Like it or not, war shapes the world. It decides geographical boundaries, exiles and migrates populations around the world, and determines the course of policy, government, and political ideologies that persist in the modern world. In other words: wars have a lasting influence on just about every sphere of modern society. Understanding world history, therefore, is impossible without studying the conflicts that have shaped it.

For the complete crash course on world history, check out Brainscape's collection of History flashcards but, for now, let's take a journey through the 13 conflicts and wars in history that have shaped our modern world ...

1. The Crusades (1095 – 1291)

During the Middle Ages, the Roman Catholic Church declared a series of holy wars, or Crusades, in an effort to wipe out any competing religions. In other words, it was a genocide carried out in the name of the Christian God.

The effort attracted civilian volunteers as well as those from the military of several European nations, and for 200 years, multiple crusader armies marched southeast to Asia Minor and the Levant, where they did battle with Islamic forces in an attempt to gain control of the Holy Land. Ultimately, however, they were unsuccessful, although they claimed the lives of some 3 million people.

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2. The French Revolution (1789 - 1799)

Wars in history, The French Revolution

The French Revolution was a period of radical political and societal change. The "common folks" in France were heavily taxed and starving, while the rich and royal frolicked care-free. And so the former banded together to revolt against the then theocratic and monarchist governments, who were completely out of touch with the greater public.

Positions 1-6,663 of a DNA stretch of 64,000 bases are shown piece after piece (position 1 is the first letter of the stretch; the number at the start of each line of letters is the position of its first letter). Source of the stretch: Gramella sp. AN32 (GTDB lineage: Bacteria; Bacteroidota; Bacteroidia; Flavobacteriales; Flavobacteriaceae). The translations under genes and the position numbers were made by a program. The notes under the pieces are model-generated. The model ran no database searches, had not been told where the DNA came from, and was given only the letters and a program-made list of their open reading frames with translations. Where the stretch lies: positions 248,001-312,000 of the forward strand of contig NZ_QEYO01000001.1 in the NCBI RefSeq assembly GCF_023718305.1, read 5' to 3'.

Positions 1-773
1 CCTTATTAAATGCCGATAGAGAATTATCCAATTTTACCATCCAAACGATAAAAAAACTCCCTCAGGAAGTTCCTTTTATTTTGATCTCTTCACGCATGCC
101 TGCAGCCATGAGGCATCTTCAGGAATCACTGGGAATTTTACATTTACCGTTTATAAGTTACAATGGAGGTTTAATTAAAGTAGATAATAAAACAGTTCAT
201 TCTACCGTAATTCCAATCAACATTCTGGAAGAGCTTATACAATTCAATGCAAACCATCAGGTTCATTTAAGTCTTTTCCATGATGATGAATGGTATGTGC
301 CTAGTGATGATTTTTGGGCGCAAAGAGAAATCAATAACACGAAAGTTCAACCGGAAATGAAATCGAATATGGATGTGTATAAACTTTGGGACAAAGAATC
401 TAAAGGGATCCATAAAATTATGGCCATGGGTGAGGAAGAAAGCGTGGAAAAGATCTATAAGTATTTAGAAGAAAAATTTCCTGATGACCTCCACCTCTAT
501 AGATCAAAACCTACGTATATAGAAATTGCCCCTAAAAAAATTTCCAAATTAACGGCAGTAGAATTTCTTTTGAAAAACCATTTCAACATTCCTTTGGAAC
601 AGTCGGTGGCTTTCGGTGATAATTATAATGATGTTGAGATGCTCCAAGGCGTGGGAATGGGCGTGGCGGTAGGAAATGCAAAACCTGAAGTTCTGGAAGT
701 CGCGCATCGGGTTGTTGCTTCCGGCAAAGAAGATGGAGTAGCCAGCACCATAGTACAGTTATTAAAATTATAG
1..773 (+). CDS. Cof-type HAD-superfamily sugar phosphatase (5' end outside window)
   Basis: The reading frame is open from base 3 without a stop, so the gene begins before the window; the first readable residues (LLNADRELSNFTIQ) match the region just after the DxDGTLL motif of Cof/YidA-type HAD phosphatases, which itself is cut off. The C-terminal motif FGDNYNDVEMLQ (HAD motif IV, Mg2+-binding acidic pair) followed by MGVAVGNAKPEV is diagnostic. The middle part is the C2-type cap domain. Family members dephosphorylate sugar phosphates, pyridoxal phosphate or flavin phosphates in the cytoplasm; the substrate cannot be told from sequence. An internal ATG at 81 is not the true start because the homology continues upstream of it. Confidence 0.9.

The conflict officially kicked off with the Estates General of 1789 and ended a decade later with the formation of the French Consulate in November 1799. And THIS is really the most important and lasting legacy of this conflict: the birth of the modern democratic republic. In fact, the French Revolution is widely considered to be one of the most important political events in human history.

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3. The Mexican-American War (1846 - 1848)

In the early 1800's, three nations had laid claim to the territory of Texas: the Spanish, the French, and the Americans. Over the ensuing 30 years, Mexico gained control, but thousands of American immigrants settled in the region. These immigrants eventually rebelled against the Mexican state in 1835, winning independence as the Republic of Texas.

The Republic of Texas lasted until 1846 when it officially became part of the United States. Border disputes with Mexico escalated and led to war in 1846. Over the next two years, the American forces defeated the Mexicans and forced the cession of what is now New Mexico, Arizona, southern California, parts of Texas, and other areas of the southwest United States.

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4. World War I (1914 - 1918)

Wars in history, World War 1

The image we all have of World War I is that of trench warfare: ugly, dirty, brutal stalemates in stinking, body-lined crevasses dug deep into the pock-marked, war-torn earth. Indeed, this did characterize much of the war but the history of the conflict extends much deeper.